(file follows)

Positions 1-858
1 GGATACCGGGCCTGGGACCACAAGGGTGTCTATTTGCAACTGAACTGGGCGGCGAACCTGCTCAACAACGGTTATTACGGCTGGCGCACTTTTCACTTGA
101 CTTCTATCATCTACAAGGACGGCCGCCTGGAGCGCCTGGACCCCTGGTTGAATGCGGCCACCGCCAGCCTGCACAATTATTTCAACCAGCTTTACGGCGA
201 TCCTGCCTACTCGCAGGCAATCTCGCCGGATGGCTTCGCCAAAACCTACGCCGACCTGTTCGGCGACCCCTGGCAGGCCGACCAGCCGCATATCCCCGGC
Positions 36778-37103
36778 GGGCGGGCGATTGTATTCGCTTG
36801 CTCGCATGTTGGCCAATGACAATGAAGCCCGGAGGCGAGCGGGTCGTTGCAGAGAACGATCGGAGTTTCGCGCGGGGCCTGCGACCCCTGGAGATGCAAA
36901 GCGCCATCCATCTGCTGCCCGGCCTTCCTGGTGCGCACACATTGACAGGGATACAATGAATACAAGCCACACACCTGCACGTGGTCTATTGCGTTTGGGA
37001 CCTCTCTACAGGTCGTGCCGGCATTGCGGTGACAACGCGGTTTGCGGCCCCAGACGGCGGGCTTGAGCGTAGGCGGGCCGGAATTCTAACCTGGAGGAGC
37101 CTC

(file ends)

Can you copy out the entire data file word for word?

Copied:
Positions 1-858
1 GGATACCGGGCCTGGGACCACAAGGGTGTCTATTTGCAACTGAACTGGGCGGCGAACCTGCTCAACAACGGTTATTACGGCTGGCGCACTTTTCACTTGA
101 CTTCTATCATCTACAAGGACGGCCGCCTGGAGCGCCTGGACCCCTGGTTGAATGCGGCCACCGCCAGCCTGCACAATTATTTCAACCAGCTTTACGGCGA
201 TCCTGCCTACTCGCAGGCAATCTCGCCGGATGGCTTCGCCAAAACCTACGCCGACCTGTTCGGCGACCCCTGGCAGGCCGACCAGCCGCATATCCCCGGC
Positions 36778-37103
36778 GGGCGGGCGATTGTATTCGCTTG
36801 CTCGCATGTTGGCCAATGACAATGAAGCCCGGAGGCGAGCGGGTCGTTGCAGAGAACGATCGGAGTTTCGCGCGGGGCCTGCGACCCCTGGAGATGCAAA
36901 GCGCCATCCATCTGCTGCCCGGCCTTCCTGGTGCGCACACATTGACAGGGATACAATGAATACAAGCCACACACCTGCACGTGGTCTATTGCGTTTGGGA
37001 CCTCTCTACAGGTCGTGCCGGCATTGCGGTGACAACGCGGTTTGCGGCCCCAGACGGCGGGCTTGAGCGTAGGCGGGCCGGAATTCTAACCTGGAGGAGC
37101 CTC